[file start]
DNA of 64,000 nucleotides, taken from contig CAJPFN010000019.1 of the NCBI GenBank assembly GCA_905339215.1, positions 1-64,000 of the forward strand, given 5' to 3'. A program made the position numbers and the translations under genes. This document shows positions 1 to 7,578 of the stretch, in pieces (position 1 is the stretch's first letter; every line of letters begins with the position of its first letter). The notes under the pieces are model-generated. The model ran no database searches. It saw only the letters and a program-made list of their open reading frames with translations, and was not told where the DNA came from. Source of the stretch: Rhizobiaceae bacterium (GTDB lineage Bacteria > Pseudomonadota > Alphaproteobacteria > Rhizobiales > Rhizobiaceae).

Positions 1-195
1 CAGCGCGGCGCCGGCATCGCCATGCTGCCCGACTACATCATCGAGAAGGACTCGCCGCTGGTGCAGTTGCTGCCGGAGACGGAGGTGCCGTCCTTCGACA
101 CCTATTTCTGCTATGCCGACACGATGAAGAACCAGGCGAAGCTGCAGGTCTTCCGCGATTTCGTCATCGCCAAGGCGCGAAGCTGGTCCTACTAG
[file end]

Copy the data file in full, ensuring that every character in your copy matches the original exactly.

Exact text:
DNA of 64,000 nucleotides, taken from contig CAJPFN010000019.1 of the NCBI GenBank assembly GCA_905339215.1, positions 1-64,000 of the forward strand, given 5' to 3'. A program made the position numbers and the translations under genes. This document shows positions 1 to 7,578 of the stretch, in pieces (position 1 is the stretch's first letter; every line of letters begins with the position of its first letter). The notes under the pieces are model-generated. The model ran no database searches. It saw only the letters and a program-made list of their open reading frames with translations, and was not told where the DNA came from. Source of the stretch: Rhizobiaceae bacterium (GTDB lineage Bacteria > Pseudomonadota > Alphaproteobacteria > Rhizobiales > Rhizobiaceae).

Positions 1-195
1 CAGCGCGGCGCCGGCATCGCCATGCTGCCCGACTACATCATCGAGAAGGACTCGCCGCTGGTGCAGTTGCTGCCGGAGACGGAGGTGCCGTCCTTCGACA
101 CCTATTTCTGCTATGCCGACACGATGAAGAACCAGGCGAAGCTGCAGGTCTTCCGCGATTTCGTCATCGCCAAGGCGCGAAGCTGGTCCTACTAG